Work in the Tuscan countryside to weather the spring slump

I climbed up a rocky road, convinced my little Fiat 500 would either collapse on a gravel pile or explode in a tire. This dirt road is one of the roads of Tuscany You’ll want a bianch, a part of the landscape and heritage which, unfortunately for the unprepared towers, cannot be asphalt. However, I was soon distracted from the ordeal by the sight of the villa, on top of a hill, ivy crawling over the facade and a vineyard spread beneath. I slowly paused and took a moment to catch a glimpse of the paradise that would be my new temporary “office”.

While spring brings flowering flowering trees, chirping birds, and the first true days of warm sun, many workers also experience the annual spring slump. It may manifest as a feeling of sluggishness, anhedonia — the inability to enjoy anything — or just frustration at stooping at a desk while you might be dreading in the gardens.

Help websites are brimming with tips on how to get rid of the spring blues, with some surprisingly effective tips like cleaning your desk in the spring. But as a travel writer, I decided to choose a change of scenery and book a work appointment in the remote Tuscan countryside. Here I am, sitting on a sunny flag-stone veranda shaded by lemon trees dotted with fruit and drinking coffee while editing an article.

Business has emerged during the pandemic, partly as employees realized they could work by the pool instead of a makeshift home office and partly because the travel industry has exhausted its brains to come up with ways to adapt to the restrictions of the coronavirus. Hotels and resorts have started offering packages to facilitate remote work while ensuring guests get the most out of their free time. That could mean early morning yoga on the hotel balcony, an afternoon sightseeing trip around Rome or evening spa sessions.

But as the pandemic continues to spread, remote workers have realized that their work should not only last a few days, but may extend into weeks and even months. It’s no longer about escaping the shackles of the home office, it’s about moving it into this dream escape. Suddenly, the phrase “digital nomad” spread like wildfire.

Margherita Pelleero, founder of Essenza Escapes that provides travel consultancy and luxury property rentals in Italy, has decided to add long-stay workplaces to its list of services amid this trend. I have been temporarily relocated to Le Pratola, their elegantly converted farmhouse in Tuscany’s famous Chianti wine region. When settling in already, I feel energized about work because I am happy at the multiple workstations I can try: the serious desk in the living room, the kitchen island, the long dining room table, or any of the many outdoor seating areas.

I use the afternoon of the first day to assess my surroundings and meander down to the Gaiole Valley town of Chianti. The small Gaiole mall is surprisingly lively, with many bars open and customers hanging out at tables. Families roaming outside in the afternoon sun. The vegetable seller is having a conversation with friends outside the store when I arrive, leisurely interrupting his conversation. I buy a pair of carrots, celery and onions and he hands them to me in a paper bag that I quietly put under my arm.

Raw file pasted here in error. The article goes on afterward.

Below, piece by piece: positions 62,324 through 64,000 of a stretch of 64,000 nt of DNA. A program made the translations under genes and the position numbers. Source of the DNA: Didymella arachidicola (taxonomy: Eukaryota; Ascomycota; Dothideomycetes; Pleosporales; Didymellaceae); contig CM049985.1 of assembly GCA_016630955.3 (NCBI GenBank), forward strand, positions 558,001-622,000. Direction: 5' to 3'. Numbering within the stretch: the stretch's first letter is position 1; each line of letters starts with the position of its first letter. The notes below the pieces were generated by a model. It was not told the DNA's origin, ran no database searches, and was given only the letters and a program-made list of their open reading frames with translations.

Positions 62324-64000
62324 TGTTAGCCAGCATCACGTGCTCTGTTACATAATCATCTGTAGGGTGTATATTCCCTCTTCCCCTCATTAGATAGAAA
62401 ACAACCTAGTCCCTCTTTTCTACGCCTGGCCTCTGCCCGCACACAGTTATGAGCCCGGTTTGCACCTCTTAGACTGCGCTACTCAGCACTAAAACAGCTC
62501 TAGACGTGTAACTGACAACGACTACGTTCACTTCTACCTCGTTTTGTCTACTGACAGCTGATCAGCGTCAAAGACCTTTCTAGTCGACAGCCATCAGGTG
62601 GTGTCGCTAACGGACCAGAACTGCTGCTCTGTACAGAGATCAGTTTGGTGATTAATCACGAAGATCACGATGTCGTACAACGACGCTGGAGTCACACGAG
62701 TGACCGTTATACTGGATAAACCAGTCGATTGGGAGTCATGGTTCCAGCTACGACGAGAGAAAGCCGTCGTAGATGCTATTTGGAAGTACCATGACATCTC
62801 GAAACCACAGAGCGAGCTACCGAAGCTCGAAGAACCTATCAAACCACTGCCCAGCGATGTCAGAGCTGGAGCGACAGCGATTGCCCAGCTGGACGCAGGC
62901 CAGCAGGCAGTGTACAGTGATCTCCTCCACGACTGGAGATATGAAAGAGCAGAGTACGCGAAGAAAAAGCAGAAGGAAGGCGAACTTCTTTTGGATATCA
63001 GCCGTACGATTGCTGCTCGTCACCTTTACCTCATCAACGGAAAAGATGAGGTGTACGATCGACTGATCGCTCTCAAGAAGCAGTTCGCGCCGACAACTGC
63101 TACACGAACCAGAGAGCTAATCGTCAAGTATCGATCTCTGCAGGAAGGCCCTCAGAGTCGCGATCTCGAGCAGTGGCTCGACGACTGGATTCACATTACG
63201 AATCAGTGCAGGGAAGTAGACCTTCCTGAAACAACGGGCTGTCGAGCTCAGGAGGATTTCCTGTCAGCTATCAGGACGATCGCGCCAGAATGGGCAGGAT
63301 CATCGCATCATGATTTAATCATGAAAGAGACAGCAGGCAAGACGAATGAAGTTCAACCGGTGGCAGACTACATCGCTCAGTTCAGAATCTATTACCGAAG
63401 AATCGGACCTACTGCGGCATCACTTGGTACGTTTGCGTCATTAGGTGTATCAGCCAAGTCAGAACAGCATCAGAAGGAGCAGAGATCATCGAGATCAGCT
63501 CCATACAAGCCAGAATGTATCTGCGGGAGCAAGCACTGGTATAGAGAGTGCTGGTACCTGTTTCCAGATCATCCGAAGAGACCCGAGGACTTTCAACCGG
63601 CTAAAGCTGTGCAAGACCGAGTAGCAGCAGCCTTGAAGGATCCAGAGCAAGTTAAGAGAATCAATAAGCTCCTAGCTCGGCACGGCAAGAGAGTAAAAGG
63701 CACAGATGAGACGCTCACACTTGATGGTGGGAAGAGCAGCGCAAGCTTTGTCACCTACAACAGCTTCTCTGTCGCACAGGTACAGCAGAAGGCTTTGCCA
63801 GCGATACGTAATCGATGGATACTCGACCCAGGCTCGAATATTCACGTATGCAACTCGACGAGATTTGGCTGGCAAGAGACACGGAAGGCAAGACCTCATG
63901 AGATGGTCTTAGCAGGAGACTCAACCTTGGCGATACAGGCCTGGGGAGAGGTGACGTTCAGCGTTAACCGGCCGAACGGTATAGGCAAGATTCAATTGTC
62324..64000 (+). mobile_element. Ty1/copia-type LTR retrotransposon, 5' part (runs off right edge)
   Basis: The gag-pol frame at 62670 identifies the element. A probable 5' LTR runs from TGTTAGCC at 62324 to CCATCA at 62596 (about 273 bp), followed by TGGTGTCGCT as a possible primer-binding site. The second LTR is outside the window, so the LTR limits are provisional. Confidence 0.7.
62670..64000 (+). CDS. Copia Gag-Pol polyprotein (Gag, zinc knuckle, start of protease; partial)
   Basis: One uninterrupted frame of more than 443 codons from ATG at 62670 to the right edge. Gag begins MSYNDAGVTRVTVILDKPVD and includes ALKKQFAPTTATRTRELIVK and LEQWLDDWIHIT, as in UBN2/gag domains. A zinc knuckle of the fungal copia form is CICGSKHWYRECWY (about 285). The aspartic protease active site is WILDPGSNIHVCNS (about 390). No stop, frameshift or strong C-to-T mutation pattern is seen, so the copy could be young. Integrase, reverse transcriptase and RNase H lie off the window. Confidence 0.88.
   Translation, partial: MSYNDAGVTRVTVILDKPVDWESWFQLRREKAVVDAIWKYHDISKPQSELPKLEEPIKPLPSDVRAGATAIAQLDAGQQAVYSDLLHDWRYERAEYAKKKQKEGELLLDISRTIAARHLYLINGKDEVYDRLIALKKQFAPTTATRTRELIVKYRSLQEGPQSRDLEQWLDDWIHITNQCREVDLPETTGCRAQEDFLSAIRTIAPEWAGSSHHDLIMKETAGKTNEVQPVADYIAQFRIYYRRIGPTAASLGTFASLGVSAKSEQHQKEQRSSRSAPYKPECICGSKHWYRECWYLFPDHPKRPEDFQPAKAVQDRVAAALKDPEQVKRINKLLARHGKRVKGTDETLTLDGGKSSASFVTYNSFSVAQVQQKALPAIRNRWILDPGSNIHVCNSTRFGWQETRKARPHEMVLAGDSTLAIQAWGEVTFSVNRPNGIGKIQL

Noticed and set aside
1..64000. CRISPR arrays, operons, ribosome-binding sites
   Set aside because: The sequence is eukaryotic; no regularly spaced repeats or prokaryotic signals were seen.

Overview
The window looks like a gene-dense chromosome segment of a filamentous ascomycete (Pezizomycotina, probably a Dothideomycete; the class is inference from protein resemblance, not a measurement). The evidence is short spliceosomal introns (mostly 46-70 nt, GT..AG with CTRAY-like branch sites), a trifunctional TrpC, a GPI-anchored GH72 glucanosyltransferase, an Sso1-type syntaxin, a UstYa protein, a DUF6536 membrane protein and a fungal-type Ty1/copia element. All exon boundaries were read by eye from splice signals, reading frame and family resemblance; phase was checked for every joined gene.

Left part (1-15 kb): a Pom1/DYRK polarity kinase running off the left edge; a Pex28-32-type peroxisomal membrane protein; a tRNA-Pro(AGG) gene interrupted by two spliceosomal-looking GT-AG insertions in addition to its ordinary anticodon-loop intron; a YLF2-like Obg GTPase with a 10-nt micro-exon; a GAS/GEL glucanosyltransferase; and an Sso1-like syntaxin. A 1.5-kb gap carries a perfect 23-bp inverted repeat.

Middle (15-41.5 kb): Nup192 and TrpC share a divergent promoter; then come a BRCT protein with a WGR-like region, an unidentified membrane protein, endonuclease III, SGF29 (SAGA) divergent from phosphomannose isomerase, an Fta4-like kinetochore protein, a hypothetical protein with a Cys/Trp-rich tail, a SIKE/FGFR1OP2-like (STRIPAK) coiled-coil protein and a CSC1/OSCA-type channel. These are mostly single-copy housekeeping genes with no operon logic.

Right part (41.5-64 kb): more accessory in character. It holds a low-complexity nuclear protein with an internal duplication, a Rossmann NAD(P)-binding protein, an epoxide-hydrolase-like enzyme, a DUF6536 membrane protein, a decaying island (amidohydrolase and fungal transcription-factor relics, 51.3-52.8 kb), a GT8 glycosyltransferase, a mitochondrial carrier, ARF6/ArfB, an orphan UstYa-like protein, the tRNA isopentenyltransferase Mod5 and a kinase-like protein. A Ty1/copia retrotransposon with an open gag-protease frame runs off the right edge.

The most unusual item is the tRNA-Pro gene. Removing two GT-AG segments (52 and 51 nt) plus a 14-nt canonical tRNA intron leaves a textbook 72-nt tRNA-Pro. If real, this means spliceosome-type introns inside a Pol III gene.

Then I stopped at the butcher, a centuries-old time capsule. While pushing lumps of meat into the mincer, the owner told me about his storied store. Lightly for an 80-year-old, he climbed up on a chair to fish photocopies of documents he had found in Town Hall which attest to the existence of a butcher’s shop since at least the eighteenth century. Purchased ingredients for my ragu sauce – a dish I purposely chose for the long cooking time – I head back down the gravel road in first gear to the villa.

For a longer working stay, immersion in local life is essential. Pelleero realized early on that those wishing to move to a foreign country and possibly a more rural location, as in one of Italy’s attractions, faced many challenges such as a short stay in a hotel. Other than shopping, guests may need to take advantage of services such as healthcare, schools, summer camps, and car rentals. So, along with renting the villa, Piliero takes care of all the onerous organizational aspects.

But Piliero also holds that the “positive” part of the “workcation” is adequately fulfilled. She gave me ways to walk on my morning outings, where I noticed a deer jumping and a badger rummaging. For a cool evening, Netflix is ​​available at the touch of a button and stacks of DVDs. Being in the famous Chianti wine region, excursions are naturally centered on the vineyards.

Closest to Le Pratola is Capannelle, a country farmhouse at the top of a very steep road. It has a warm family feel in the spacious tasting area on the top floor and lounges for guests staying in the resort rooms. Downstairs, I wander through cellars filled with dusty bottles, oak barrels, and the mysterious cavo de Cabanel, the equivalent of a bank vault in a winery. Carlotta’s guide pushes a button and the large steel doors are sealed with a giant C-opening slot. Inside, under dim lighting, are steel shelves with only a few bottles on each, bearing the name of a restaurant, enoteca or hotel. These are bottles belonging to an exclusive club of companies that can squeeze their wines in this cellar.

Head back to the villa in the evening, ragu bubbles warmly waft and I sip fresh, fruity Chianti Classico Riserva from Capannelle and leisurely read its history, the slack of spring has been completely forgotten.

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